Briefing Note: Bill 175 – Connecting People to Home and Community Care Act, 2020

March 27, 2020

Care Watch and Bill 175

On February 25, 2020, Ontario’s Minister of Health tabled Bill 175 – Connecting People to Home and Community Care Act, 2020, which significantly changes home and community care [1]. There has been little, if any, public consultation. Care Watch is concerned that when government’s regular business resumes, the Bill could be pushed through quickly without clear information about how services will actually be delivered. This briefing summarizes our comments, concerns, and questions; it will be a springboard for other Care Watch communications. As the legislation and regulations evolve, our thoughts will evolve along with them.

About Bill 175

Bill 175 consists of three schedules addressing changes to key legislation:

  • Schedule 1 – Connecting Care Act, 2019 (CCA) (Ontario Health, health teams, and funding, planning, and management). The government is moving the home and community care legislative frameworkto this Act
  • Schedule 2 – Ministry of Health and Long-Term Care Act (MOHLTCA)(the obligations and authority of the Minister to oversee home and community care); and
  • Schedule 3 – Home Care and Community Services Act, 1994 (HCCSA)(the current foundational structure for home and community care legislation, which Bill 175 repeals)

Bill 175 also makes amendments to five other acts [2] plus regulations.

Care Watch applauds the Ministry’s goal of modernizing home and community care. Many of our concerns, however, come not from what Bill 175 says, but what it doesn’t say. Specifics are left to regulation and policy – a crucial distinction. Before becoming law, draft legislation is subject to all-party debate and public consultation. Regulations, in contrast, can be passed, repealed, or changed at any time by Cabinet with no public input.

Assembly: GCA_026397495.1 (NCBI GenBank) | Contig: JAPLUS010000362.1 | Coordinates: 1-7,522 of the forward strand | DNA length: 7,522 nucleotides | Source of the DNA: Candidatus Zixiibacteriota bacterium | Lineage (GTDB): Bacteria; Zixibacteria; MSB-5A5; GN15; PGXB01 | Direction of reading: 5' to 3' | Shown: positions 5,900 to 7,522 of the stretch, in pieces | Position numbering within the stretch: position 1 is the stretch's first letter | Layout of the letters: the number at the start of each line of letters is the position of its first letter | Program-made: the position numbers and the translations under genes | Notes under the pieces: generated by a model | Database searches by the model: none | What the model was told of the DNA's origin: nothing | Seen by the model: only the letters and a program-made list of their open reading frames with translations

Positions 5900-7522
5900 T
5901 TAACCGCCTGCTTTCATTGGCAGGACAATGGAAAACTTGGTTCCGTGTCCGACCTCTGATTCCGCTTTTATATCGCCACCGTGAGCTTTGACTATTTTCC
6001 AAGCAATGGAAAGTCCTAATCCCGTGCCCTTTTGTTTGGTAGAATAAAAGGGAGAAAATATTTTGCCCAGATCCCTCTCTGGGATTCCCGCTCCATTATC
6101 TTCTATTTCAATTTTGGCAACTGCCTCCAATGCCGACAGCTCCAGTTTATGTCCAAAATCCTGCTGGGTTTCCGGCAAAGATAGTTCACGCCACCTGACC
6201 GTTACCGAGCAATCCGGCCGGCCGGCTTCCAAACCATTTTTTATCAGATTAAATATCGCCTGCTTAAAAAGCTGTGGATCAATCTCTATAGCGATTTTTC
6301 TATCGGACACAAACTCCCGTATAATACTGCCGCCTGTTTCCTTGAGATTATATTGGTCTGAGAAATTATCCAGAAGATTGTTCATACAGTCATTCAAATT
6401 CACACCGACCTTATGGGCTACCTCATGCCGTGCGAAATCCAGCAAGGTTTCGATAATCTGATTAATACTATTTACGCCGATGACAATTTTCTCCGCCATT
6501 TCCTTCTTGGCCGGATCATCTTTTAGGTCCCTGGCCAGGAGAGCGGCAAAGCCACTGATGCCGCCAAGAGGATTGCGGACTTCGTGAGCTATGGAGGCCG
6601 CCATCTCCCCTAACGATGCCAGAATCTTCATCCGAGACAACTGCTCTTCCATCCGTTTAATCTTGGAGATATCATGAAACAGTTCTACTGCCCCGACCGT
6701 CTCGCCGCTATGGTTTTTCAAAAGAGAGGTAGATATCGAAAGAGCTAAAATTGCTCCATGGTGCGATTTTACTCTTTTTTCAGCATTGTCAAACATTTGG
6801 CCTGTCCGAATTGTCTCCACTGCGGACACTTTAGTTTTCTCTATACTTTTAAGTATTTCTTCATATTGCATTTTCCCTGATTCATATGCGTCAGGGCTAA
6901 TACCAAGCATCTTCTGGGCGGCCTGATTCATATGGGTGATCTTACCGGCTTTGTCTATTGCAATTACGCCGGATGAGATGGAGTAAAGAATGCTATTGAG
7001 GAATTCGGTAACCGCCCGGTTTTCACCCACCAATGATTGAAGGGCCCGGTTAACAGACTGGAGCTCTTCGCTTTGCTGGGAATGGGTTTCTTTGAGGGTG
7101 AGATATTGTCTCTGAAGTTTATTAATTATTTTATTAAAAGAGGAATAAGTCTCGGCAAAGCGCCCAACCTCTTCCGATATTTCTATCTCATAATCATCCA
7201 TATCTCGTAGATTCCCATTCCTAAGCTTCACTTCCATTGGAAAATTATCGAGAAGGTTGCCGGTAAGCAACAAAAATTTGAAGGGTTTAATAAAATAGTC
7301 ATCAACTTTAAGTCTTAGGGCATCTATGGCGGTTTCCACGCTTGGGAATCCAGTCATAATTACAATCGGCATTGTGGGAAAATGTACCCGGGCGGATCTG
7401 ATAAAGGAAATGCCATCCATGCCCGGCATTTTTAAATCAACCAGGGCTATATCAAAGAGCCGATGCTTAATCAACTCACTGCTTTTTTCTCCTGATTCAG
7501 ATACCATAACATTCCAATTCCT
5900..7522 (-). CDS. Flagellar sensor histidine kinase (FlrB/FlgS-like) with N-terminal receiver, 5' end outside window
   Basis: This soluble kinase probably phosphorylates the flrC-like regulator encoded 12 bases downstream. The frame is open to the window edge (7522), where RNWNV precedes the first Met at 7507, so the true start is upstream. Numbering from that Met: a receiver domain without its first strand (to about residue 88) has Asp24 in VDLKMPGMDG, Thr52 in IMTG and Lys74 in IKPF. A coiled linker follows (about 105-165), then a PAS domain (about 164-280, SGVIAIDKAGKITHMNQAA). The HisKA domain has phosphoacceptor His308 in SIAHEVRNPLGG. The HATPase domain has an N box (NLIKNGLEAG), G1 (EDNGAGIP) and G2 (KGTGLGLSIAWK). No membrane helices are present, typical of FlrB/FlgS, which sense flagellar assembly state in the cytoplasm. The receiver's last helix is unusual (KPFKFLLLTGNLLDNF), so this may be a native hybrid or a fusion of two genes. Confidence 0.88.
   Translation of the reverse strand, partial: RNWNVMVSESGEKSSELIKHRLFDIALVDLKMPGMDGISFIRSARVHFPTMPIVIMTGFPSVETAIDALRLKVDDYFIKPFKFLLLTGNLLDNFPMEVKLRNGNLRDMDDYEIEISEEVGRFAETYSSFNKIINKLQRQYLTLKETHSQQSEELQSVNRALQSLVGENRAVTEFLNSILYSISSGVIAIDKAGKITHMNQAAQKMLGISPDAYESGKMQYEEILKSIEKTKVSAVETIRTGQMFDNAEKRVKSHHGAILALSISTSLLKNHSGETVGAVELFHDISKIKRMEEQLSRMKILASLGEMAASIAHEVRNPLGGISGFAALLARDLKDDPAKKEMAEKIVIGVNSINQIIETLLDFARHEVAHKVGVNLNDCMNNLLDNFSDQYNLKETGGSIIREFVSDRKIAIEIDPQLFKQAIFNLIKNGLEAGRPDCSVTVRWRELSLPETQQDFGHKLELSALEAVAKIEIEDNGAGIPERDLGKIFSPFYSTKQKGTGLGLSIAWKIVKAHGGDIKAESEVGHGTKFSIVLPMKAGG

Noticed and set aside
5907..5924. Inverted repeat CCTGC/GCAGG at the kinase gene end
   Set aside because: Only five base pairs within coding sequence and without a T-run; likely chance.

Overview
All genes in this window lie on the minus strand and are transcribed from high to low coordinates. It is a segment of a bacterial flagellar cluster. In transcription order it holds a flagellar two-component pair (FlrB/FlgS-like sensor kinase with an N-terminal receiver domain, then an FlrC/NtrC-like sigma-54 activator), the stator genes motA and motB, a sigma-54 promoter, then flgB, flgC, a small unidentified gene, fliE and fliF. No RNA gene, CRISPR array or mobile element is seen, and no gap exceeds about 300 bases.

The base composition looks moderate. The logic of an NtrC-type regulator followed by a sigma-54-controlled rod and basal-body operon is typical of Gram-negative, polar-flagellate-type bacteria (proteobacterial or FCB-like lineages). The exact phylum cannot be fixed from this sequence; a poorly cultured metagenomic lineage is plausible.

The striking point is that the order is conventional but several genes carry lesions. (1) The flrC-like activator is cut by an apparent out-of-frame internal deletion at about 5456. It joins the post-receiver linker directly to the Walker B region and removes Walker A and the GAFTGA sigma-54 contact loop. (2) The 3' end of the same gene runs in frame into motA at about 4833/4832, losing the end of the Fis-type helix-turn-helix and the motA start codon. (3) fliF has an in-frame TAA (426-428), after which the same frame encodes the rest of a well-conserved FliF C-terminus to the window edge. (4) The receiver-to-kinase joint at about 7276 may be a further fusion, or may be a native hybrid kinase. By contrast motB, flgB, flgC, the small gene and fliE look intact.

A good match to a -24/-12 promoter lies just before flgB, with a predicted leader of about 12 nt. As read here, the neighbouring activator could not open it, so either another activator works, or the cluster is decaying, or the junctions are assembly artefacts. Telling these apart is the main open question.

Local Health Integration Networks (LHINs) are re-branded as Home and Community Care Support Services, downgraded from public crown agencies to service providers, and eventually abolished. They are governed by one board and CEO and their functions dispersed. System planning moves to Ontario Health and regional planning for home and community care to the Ontario Health Teams. The LHINs/Home Care and Community Support Services will continue to coordinate and manage admission to LTC homes, supportive housing, chronic care and rehabilitation beds, and home and community care services until the health teams and others take on those functions. Ontario’s “…enduring commitment to the principles ofpublic administration, comprehensiveness, universality, portability, accessibility and accountability as provided in the Canada Health Act” [3] and commitment to “…equity and respect for diversity in communities…” [4] will be lost unless new legislation spells them out.

Unlike most legislation, Bill 175 has no statement of purpose or objects that reflect public interest. It also lacks definitions and descriptions. It essentially dismantles public governance of home and communitycare services, transferring key planning, design, delivery, and coordination functions to private (non-profit and for-profit) entities accountable to their corporate boards and not the public. Finally, there are no provisions to address access to care, equity, assessments, standards, quality, or staffing shortages.